Search - All Through the Night - Authentic Region 1 DVD from Warner Brothers starring Humphrey Bogart, Conrad Veidt, Kaaren Verne, Jane Darwell, Frank Mc Hugh, Jackie Gleason, Peter Lorre, Barton Maclane, William Demarest & Directed by Vincent Sherman on DVD


All Through the Night - Authentic Region 1 DVD from Warner Brothers starring Humphrey Bogart, Conrad Veidt, Kaaren Verne, Jane Darwell, Frank Mc Hugh, Jackie Gleason, Peter Lorre, Barton Maclane, William Demarest & Directed by Vincent Sherman
All Through the Night - Authentic Region 1 DVD from Warner Brothers starring Humphrey Bogart Conrad Veidt Kaaren Verne Jane Darwell Frank Mc Hugh Jackie Gleason Peter Lorre Barton Maclane William Demarest Directed by Vincent Sherman
Director: Vincent Sherman
Genres: Comedy
NR     1hr 47min

This is an Authentic Region 1 DVD from Warner Brothers released on October 3, 2006. Extras include: Commentary by director Vincent Sherman and Bogart biographer Eric Lax, Vintage newsreel, Joe Doakes comedy short 'So You W...  more »

     
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Movie Details

Director: Vincent Sherman
Creators: Humphrey Bogart, Conrad Veidt, Peter Lorre, Barton MacLane, William Demarest, Jane Darwell, Kaaren Verne, Jackie Gleason, Vincent Sherman
Genres: Comedy
Sub-Genres: Satire, Parody & Spoof
Studio: Warner Brothers
Format: DVD - Black and White
Theatrical Release Date: 01/01/1942
Run Time: 1hr 47min
Screens: Black and White
Number of Discs: 1
SwapaDVD Credits: 1
Total Copies: 0
Members Wishing: 6
MPAA Rating: NR (Not Rated)
Subtitles: French, Spanish

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Movie Reviews

Overlooked gem!
A Reader | USA | 04/23/2007
(5 out of 5 stars)

"One of Bogey's best films, this action-comedy holds up now far better than a number of his better-known pictures.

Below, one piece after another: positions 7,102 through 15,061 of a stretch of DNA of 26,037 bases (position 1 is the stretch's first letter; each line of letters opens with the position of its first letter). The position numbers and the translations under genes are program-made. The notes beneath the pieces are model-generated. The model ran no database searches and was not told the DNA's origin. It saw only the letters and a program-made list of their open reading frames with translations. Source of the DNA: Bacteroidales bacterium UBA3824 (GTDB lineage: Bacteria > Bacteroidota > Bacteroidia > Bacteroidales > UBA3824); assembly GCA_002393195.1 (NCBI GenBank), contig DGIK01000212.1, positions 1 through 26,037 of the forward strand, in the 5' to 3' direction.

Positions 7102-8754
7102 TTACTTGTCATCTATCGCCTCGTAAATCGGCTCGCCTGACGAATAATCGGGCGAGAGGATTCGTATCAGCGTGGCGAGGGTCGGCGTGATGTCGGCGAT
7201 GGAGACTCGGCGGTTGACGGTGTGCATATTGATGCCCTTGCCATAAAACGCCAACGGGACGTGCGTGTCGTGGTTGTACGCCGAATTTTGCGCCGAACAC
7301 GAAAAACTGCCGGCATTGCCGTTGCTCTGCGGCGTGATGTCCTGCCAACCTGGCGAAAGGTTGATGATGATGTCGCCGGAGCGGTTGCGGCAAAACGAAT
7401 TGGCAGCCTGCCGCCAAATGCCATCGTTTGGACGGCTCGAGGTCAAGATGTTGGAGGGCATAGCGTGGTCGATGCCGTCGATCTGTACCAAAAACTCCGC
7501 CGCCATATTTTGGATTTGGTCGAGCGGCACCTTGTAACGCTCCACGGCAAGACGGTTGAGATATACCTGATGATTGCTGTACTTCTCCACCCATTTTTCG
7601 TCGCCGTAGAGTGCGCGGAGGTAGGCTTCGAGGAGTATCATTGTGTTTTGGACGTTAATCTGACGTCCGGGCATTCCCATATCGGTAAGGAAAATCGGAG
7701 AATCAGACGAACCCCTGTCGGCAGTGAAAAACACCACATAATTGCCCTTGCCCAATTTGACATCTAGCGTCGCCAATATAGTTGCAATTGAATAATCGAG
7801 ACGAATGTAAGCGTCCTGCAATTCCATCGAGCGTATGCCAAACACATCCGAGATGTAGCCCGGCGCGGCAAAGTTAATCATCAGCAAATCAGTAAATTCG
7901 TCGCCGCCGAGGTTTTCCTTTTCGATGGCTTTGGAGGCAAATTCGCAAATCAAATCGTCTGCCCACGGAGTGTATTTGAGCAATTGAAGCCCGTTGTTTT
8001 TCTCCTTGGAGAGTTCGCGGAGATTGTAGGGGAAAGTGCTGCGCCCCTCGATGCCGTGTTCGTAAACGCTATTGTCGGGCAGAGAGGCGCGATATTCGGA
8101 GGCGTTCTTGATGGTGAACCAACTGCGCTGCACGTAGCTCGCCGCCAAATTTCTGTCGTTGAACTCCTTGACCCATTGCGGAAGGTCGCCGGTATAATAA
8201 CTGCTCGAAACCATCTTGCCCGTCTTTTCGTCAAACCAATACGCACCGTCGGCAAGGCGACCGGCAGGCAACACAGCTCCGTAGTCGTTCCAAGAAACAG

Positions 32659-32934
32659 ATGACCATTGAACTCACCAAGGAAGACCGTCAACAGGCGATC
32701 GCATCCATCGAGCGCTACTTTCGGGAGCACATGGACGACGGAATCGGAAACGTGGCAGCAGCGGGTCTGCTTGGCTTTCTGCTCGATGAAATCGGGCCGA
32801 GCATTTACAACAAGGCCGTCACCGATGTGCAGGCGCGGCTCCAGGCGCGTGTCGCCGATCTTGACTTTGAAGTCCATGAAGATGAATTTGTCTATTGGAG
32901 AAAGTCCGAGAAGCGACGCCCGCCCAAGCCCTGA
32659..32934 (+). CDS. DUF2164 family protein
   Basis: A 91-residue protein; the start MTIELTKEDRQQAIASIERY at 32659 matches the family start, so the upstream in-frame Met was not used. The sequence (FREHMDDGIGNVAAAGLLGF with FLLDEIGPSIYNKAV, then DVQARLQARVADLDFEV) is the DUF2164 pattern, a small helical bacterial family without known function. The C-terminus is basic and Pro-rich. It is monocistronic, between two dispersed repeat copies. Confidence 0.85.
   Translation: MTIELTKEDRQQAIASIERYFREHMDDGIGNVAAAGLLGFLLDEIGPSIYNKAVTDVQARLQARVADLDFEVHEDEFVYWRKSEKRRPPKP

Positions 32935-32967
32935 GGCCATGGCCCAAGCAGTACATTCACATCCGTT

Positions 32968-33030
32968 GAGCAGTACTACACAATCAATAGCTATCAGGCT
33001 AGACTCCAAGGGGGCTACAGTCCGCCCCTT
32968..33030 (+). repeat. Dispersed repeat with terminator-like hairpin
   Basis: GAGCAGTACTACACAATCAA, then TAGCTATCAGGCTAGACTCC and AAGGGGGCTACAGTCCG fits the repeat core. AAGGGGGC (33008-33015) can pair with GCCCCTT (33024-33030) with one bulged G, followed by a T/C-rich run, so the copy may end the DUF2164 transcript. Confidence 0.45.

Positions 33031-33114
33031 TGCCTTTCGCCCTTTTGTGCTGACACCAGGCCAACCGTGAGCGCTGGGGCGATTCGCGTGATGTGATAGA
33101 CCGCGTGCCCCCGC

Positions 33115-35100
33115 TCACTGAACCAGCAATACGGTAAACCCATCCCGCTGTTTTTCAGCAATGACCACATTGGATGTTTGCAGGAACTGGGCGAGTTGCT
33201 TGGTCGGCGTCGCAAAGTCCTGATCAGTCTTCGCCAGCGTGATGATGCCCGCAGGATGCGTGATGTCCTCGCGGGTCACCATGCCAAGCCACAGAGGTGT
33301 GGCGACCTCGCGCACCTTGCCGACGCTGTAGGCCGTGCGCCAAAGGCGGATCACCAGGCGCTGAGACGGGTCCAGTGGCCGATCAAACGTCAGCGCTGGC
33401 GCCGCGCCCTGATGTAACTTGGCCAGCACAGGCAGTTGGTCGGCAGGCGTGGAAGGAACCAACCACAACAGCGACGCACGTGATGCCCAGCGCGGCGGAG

A terrific, colorful cast of characters portray Broadway gamblers and Irish-American gangsters facing off against a Nazi spy ring in WWII New York City. A fast-moving story, a lot of great dialogue, and a glimpse of familiar faces like Phil Silvers and Jackie Gleason in their salad days. Cast also includes wonderful Warner regulars like Peter Lorre and Conrad Veidt."
Bogart Comedy
Dr. James Gardner | California | 03/20/2010
(2 out of 5 stars)

"There are no really bad Bogart movies (except maybe "The Oklahoma Kid"), but "All Through the Night" certainly doesn't make it into his top 50. The film was the last of 4 films he did in 1941, and released on December 2, just prior to Pearl Harbor. "The Maltese Falcon" and "High Sierra" were released earlier that year, and "Casablanca" would be released almost a year later. But don't even dream of comparing "All Through the Night" with these classics. It ranks more on a level with such forgettable Bogie films as "The Wagons Roll at Night" (1941) - the bevy of B films that Warner produced in the late 30s and early 40s to rehabilitate Bogart's character. Up until that point, Bogart had been the villain, often playing second fiddle to Warner's big time stars Jimmy Cagney and Edward G Robinson. But gangster films were being squeezed by the Hays Code and Robinson, Cagney, and Bogart were being slowly transformed to keep their box office cache.

To Bogart's good fortune, George Raft had turned down the leading roles in "High Sierra" and "The Maltese Falcon", as well as "All Through the Night". Though Raft was probably right about this film, he was deadly wrong about the other two, and Bogart's career took off while Raft's career floundered.

Bogart shares the screen with Peter Lorre and Conrad Veidt, both of whom would appear with him in "Casablanca" a few months later. Veidt was one of the best known German silent screen stars, appearing in "The Cabinet of Dr Caligari" (1920) among other classics. An anti-Nazi married to a Jew, Veidt fled Germany in 1933 when Hitler took power. He moved to England and then the US in 1940 where, ironically, he played the Nazi in several films such as "Nazi Agent" (1942) and "Above Suspicion" (1943). Veidt died of a heart attack in 1943. "All Through the Night" is one of his last films.